We at BK Nation are deeply saddened, offended, and outraged that musical artist Nicki Minaj has decided to make a song called “Looking A__ N____.” The song is bad enough: a berating assault—laced with the n-word, in hideous quantities—on men who don’t spend money on her; complaints about men staring at her assets even as her whole video is a pathetic display of such assets; a reduction of all male-female relationships to dollar signs. But now Nicki Minaj’s new single, “Lookin A__ N____,” also has the gaul to put Malcolm X in its artwork, one of the great icons in Black History, and during Black History Month in America, no less. Malcolm X frowned on Black self-hatred, anti-intellectualism, and materialism. He was about the upliftment and empowerment of our communities, and he was a husband and father, not a n____.
– Kevin Powell

And the other petition from Rosa Clemente says:

Let’s stop Nicki Minaj, Young Money and their record labels from dishonoring the life and contributions of one of the greatest leaders of the 20th century. I am asking anyone who is a lover of HIP HOP culture and who respects Black history to please sign this petition and force Nicki, Young Money and their record labels to take this down immediately. We cannot allow this to happen. As well, please pledge not to buy ANY of their products.
– Rosa Clemente

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Nicki’s Story

After the petitions grew legs, Nicki went to Instagram and responded:

What seems to be the issue now? Do you have a problem with me referring to the people Malcolm X was ready to pull his gun out on as Lookin Ass Niggaz? Well, I apologize. That was never the official artwork nor is this an official single. This is a conversation. Not a single. I am in the video shooting at Lookin Ass Niggaz and there happened to be an iconic photo of Malcolm X ready to do the same thing for what he believed in!!!! It is in no way to undermine his efforts and legacy. I apologize to the Malcolm X estate if the meaning of the photo was misconstrued. The word “nigga” causes so much debate in our community while the “nigga” behavior gets praised and worship. Let’s not. Apologies again to his family. I have nothing but respect an adoration for u. The photo was removed hours ago. Thank you.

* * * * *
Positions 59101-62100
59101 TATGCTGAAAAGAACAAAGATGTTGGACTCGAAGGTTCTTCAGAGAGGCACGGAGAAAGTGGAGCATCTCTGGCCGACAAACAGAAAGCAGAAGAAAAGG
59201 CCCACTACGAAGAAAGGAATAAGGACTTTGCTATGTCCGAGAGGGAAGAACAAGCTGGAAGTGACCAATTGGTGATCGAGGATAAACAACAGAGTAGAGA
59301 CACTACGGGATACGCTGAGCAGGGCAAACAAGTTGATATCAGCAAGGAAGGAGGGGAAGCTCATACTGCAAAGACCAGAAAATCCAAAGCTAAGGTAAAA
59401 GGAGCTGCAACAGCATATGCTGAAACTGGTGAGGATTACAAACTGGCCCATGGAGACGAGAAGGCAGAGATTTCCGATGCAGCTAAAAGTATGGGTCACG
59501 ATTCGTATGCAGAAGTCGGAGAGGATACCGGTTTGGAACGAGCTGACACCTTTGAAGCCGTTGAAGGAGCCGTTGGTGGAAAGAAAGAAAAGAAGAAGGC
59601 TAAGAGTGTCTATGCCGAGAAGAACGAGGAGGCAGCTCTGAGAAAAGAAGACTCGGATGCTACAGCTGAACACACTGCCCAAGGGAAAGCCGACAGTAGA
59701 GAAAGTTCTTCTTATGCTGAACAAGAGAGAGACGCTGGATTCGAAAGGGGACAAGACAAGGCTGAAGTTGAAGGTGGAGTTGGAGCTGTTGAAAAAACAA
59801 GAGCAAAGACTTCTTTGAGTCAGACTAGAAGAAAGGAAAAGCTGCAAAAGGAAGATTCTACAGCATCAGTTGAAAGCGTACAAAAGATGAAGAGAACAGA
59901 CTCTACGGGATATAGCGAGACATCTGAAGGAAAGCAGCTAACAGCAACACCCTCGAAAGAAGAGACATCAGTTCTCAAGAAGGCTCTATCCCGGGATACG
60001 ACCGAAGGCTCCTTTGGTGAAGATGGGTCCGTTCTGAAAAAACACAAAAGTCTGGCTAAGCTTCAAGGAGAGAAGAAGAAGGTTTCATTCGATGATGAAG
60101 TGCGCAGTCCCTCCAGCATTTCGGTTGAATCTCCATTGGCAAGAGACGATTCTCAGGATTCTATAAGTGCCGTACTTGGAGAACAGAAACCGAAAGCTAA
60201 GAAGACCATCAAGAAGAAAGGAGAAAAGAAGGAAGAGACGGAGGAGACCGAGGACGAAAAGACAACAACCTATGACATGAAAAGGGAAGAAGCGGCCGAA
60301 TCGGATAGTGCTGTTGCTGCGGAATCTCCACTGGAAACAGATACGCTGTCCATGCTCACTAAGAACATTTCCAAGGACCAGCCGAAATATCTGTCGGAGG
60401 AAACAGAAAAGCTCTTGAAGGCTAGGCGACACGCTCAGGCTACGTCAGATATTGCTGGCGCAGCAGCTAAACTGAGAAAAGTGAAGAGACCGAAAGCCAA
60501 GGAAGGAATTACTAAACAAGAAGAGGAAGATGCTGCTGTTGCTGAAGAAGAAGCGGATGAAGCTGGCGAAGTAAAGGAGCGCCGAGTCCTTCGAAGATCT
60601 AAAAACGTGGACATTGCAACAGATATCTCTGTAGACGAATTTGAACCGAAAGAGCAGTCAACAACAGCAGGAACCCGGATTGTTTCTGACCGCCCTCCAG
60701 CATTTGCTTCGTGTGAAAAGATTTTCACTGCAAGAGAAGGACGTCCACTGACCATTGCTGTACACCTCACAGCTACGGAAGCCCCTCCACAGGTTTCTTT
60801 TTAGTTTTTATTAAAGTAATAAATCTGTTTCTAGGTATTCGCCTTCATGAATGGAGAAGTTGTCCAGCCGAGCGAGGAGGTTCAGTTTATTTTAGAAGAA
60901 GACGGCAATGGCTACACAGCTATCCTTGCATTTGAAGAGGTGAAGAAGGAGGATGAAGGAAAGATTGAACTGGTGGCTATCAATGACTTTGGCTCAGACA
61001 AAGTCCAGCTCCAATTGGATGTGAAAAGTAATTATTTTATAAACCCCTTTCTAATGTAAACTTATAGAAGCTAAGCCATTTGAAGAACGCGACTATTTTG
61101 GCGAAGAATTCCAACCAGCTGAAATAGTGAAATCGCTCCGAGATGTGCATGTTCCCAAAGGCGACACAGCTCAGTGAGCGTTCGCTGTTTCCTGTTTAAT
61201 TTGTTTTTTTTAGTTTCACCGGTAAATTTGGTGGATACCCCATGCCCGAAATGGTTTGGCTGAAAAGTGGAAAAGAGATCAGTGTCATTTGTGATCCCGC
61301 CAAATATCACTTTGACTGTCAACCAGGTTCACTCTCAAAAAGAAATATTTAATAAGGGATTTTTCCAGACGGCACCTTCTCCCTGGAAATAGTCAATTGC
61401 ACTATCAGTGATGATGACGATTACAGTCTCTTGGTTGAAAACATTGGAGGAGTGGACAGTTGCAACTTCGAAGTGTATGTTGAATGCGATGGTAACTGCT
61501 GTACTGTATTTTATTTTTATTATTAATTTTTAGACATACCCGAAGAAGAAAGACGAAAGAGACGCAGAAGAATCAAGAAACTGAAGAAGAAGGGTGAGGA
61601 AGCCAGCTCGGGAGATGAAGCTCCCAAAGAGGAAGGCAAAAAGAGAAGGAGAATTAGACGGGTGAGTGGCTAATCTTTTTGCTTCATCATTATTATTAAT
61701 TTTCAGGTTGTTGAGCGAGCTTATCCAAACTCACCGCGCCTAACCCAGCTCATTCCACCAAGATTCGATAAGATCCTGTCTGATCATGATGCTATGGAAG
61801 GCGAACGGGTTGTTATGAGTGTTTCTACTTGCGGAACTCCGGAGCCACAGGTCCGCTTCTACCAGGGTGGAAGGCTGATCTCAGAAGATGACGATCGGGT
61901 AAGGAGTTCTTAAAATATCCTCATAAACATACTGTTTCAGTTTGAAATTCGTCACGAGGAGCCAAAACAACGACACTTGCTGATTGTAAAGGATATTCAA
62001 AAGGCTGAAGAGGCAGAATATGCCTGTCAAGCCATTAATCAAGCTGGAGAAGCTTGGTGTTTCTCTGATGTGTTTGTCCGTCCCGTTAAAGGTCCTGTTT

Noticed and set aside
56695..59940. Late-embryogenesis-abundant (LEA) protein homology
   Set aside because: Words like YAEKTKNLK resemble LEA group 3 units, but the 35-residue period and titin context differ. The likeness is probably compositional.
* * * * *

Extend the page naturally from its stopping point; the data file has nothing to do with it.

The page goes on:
– Nicki Minaj

The Problem

The first misunderstanding comes from people’s assumptions regarding Nicki’s use of the photo. Some commentors have thought that a Nicki was calling Malcolm X a “lookin ass nigga” because he’s looking out the window in the photo. That’s a fairly unintelligent assumption as it would make no sense for Nicki to attack Malcolm X (have we forgotten that he’s a Hip Hop icon much in the same vein as a Bob Marley, Scarface, and Che Guevera?). Also, since she’s the one with the guns in the video it would make more sense that she would be likening herself to Malcolm.

The next issue is that the people behind the petitions are 2 ole skool Hip Hop heads. Now as OGs it’s expected that they definitely have a heart for the culture and a personal stake in its future. So the fact that they have strong feelings and emotions about the happenings in Hip Hop culture is a given; however, I think they were totally wrong in the way they went about expressing themselves.

First of all they should have engaged this discussion from within the culture. Either of these accomplished individuals could have written a feature in Hip Hop magazine and got at Nicki for her alleged “disrespect.” The petitions take the whole issue outside the community, which one displays divisiveness and two turns the mainstream against one of our own (like we need more of that). This whole petitioning comes off as a publicity stunt or as some self affirming authority to police Hip Hop based on past relevance. Either way I guess it’s true what they say: “the liberals of today become the conservatives of tomorrow.”

The Point

Overall I think it was clearly artistic choice that led Nicki to choose the photo and as with any artist, one cannot presume to know the creator’s intentions, which is why art is given poetic license to express itself. This whole disrespect to the legacy and Black History is sensational overdosing on propaganda to make a subjective point, which almost always leads to an unsubstantiated discussion. I applaud Nicki for taking the high road and issuing her statement and removing the photo, but I kinda wish she had stood her ground. Just like Nas with his album “Nigger,” which he was forced to release untitled, I think this assault on Hip Hop artists under the guise of proper a Blackness is really going to lead us down a slippery slope. We think we’re sending some message to the world and setting a standard for Hip Hop and/or Black music, but really we’re giving them the ammunition they want to strike the legitimacy of the organic nature of Hip Hop and reinforce their system of controlling the manufacturing of the music. These OGs need to remember a few lessons their parents taught them: we don’t air our dirty laundry in public, some conversations are only to be had in the privacy of our own homes.

I’m not sayin; I’m just sayin,

An Angry Black Man

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As Hip Hop lovers struggle to maintain control over the culture, a battle between Hip Hop Purists and those who are willing to see Hip Hop take on qualities of other genres persists. But whose right?

The Story